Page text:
Clients tell me all the time that they want the freedom to make their own choices, yet they are afraid to fail. Sometimes they end up stalling to prevent missteps that could affect their future. They don’t want to do things they enjoy because they think it is not “useful” on their resume or for their future career.
Your personal path
Sometimes doing the things you enjoy even though you don’t think they are “useful” at the time end up leading you to bigger and better things. It takes exploring your interests to grow as people. Just because it doesn’t feel “useful” at the time to take the class, or learn the hobby, it can be the first sign of creativity. It can feel like you are wasting your time but in the end lead to greatness. It is all part of our personal path. Life experiences, learning moments, all help us to become who we are meant to be. It may not be easy. Other people may laugh or ridicule us for the things we have done but they are all important to our success—however big or small.
Steve Jobs took a calligraphy class at Rice University. At the time he was about to be a college dropout and wanted to learn more because he was interested. When developing the first Macintosh computer years later, the attention to typefaces became one of the most important/sellable features of the computer. It was that leap that helped to get him to the success he eventually achieved. It was all part of his path. Every experience can be a learning experience. By avoiding failure or potential mistakes out of fear, you are depriving yourself of a learning moment that could later change your life. You never know until you try.
Failure can be scary. There is no doubt about that, but don’t let that fear stop you. Don’t let that feeling of making a mistake in your education stop you from doing the things you enjoy. You never know where your experiences will lead you.
What interest have you followed that later helped you in life?
In life, there are things that excite us. They make us feel alive and joyful. Then there are the other things, the things that make us say “Ummm…” and don’t provide joy. They are the things we may feel obligated to do or the things we do just to give them a shot but they feel more like work than something we want to be focused on. These things can be time eaters, energy eaters and they leave us less time and energy to focus on the things that truly make us happy.
As my time gets filled up more and more these days, I have made a “hell yes” list and “hell no” list. Ten percent of my list are absolute “hell yes” items and another 10% are absolute “hell no” items. Those items are non-negotiable, meaning I will either be definitely doing them or definitely not. The other 80% of things are in-between. Of the in-between items, I try to say “yes” to 25% of the things and “no” to the other 75%. Why? Because that way all that energy I was focusing on things that did not bring me joy can be focused on the things that I want to be doing.
This is a great way for me, as life gets busier and more overwhelming, to keep things in perspective. I want to live a joyful, fulfilling life but in order to do that I need to focus the majority of my energy on the things that make me feel good to be alive. They are the things I look forward to waking up to. The things that make me feel good, and make me a better person. Of course, we have those things we have to do that we don’t really want to but by limiting how much of our time we spend on those things we have more time for the things we really love. Life is short, don’t waste your time on the stuff that doesn’t drive your soul.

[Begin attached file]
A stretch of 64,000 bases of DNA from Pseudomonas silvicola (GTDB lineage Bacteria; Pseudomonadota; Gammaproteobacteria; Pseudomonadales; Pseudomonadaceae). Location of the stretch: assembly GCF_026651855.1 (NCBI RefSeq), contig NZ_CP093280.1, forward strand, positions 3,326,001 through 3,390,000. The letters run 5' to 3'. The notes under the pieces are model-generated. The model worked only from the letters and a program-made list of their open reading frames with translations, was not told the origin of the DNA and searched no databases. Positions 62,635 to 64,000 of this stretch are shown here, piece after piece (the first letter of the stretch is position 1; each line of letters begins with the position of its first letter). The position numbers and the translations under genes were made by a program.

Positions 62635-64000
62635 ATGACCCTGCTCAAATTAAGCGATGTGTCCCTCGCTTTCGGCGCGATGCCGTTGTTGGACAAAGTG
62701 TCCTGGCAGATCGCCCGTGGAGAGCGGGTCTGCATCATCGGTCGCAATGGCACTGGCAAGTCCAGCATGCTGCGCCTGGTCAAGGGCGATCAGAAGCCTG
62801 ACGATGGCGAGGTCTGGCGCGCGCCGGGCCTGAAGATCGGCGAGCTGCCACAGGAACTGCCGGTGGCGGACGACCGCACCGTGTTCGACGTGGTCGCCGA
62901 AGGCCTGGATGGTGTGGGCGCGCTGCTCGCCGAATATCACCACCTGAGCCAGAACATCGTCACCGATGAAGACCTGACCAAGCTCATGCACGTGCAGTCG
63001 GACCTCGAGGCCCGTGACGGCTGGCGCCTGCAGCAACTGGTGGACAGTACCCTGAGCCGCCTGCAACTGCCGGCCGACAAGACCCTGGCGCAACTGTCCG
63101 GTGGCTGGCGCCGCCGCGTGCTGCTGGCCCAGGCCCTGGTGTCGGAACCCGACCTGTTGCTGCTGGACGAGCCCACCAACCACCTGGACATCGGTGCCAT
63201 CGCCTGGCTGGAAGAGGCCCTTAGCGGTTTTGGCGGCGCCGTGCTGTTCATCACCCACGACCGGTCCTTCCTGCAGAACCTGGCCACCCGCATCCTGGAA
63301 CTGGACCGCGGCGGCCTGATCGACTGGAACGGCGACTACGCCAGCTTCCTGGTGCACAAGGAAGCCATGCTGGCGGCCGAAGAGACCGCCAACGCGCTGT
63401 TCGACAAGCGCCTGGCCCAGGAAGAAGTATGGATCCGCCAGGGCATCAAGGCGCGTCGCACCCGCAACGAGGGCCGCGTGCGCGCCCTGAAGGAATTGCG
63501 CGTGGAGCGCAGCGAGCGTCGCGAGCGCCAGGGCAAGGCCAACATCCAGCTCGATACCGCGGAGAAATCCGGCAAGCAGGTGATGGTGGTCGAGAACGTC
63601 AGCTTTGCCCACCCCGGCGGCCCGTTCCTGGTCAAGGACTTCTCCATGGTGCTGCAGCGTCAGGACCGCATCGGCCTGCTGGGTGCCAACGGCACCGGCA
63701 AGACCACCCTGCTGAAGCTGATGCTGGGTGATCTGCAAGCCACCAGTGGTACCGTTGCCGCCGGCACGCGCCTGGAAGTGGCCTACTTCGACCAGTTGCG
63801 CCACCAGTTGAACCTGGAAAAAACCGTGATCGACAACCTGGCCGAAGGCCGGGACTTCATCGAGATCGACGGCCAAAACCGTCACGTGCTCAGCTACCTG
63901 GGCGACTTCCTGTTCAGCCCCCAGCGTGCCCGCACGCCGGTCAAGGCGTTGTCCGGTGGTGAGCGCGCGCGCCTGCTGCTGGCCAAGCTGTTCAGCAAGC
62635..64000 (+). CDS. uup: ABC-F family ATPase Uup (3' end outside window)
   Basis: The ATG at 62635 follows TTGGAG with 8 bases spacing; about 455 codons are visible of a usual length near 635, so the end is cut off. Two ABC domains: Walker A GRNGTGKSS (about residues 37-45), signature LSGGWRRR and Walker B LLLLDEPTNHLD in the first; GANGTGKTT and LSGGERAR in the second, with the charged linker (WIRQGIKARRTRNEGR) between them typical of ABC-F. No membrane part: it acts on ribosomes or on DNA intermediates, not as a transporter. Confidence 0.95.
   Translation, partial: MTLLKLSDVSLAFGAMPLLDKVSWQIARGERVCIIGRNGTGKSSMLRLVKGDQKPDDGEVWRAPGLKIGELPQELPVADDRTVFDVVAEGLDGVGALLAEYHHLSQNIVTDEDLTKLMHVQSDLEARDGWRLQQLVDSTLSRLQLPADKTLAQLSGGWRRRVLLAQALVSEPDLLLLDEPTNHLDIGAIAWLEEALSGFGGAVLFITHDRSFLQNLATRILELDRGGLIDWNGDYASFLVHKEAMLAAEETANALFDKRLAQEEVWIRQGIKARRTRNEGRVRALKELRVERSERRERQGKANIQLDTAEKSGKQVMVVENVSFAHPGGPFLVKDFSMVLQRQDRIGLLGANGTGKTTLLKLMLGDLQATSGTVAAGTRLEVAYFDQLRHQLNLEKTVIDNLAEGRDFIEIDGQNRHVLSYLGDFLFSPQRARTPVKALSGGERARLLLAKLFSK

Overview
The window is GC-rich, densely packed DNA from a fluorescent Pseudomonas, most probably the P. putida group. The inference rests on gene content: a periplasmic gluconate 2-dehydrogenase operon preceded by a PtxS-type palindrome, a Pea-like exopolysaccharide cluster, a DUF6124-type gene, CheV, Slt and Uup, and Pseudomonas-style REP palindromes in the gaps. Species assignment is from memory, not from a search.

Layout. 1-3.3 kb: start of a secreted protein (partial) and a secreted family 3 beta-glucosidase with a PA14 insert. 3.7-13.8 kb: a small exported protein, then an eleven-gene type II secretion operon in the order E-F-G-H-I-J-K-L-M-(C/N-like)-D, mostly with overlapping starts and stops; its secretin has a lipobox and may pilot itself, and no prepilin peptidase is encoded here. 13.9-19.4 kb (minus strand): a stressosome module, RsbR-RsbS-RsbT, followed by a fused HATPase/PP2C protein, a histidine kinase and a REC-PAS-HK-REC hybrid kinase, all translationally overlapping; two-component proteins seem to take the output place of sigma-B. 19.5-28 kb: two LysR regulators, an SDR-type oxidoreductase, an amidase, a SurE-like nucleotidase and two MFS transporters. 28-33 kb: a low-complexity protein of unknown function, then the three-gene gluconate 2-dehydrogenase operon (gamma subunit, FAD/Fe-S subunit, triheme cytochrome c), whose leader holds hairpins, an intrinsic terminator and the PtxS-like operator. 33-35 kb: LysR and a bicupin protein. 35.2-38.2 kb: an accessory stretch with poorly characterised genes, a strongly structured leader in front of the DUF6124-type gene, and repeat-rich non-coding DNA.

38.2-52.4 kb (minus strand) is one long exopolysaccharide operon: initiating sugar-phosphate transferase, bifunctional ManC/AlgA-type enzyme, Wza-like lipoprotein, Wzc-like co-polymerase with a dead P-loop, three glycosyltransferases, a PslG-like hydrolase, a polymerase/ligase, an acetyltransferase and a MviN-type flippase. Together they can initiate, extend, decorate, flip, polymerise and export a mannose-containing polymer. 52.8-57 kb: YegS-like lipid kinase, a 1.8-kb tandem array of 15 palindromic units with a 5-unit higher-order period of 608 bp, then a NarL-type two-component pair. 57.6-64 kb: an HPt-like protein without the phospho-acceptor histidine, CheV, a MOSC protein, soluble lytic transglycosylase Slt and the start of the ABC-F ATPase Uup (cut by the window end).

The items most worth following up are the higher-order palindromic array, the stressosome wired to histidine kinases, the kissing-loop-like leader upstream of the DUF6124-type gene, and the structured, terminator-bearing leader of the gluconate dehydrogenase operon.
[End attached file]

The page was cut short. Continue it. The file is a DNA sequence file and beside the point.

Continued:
What is on your “hell yes” list?
Persistency is important in life. But, there are different ways to be persistent. There is the smart way and the not-so-smart way.
Learning from failure
Smart persistency is having a goal in mind and tweaking things in order to get closer to making that goal a reality. It is getting up when you fail and trying again while learning from your mistakes. It is not letting mishaps get you down but rather taking a different approach. Maybe you have applied for the same job over and over again and you just aren’t getting it. Smart persistency is looking at what isn’t working in your job application. Maybe it is re-working your resume or changing up your cover letter. Or, you could be trying to master skiing, or some other sport, and it is just not clicking. It is looking at what is making you fail and trying to improve on it.
Dumb persistency is continuing to try but not making any changes. It is getting down on yourself because you keep failing but not trying to improve in other ways. It is ignoring past mistakes instead of learning from them. It is important that you keep trying but you also need to take a deeper look at what is working and what isn’t. Maybe it is making a list to compare each try, or talking to a friend or colleague to get an outside opinion on the matter. If you continue to try in the exact way you have been, you will most likely continue to face failure.
Being persistent is important. Without persistence, a lot of things in this world would not have been created. If Thomas Edison had given up on the light bulb, it is possible there would be no light bulb. He was persistent in his efforts, and each time he applied something new he had learned from previous failures. Don’t give up, just be smart about it.
What is something you have been persistent about, and ultimately achieved?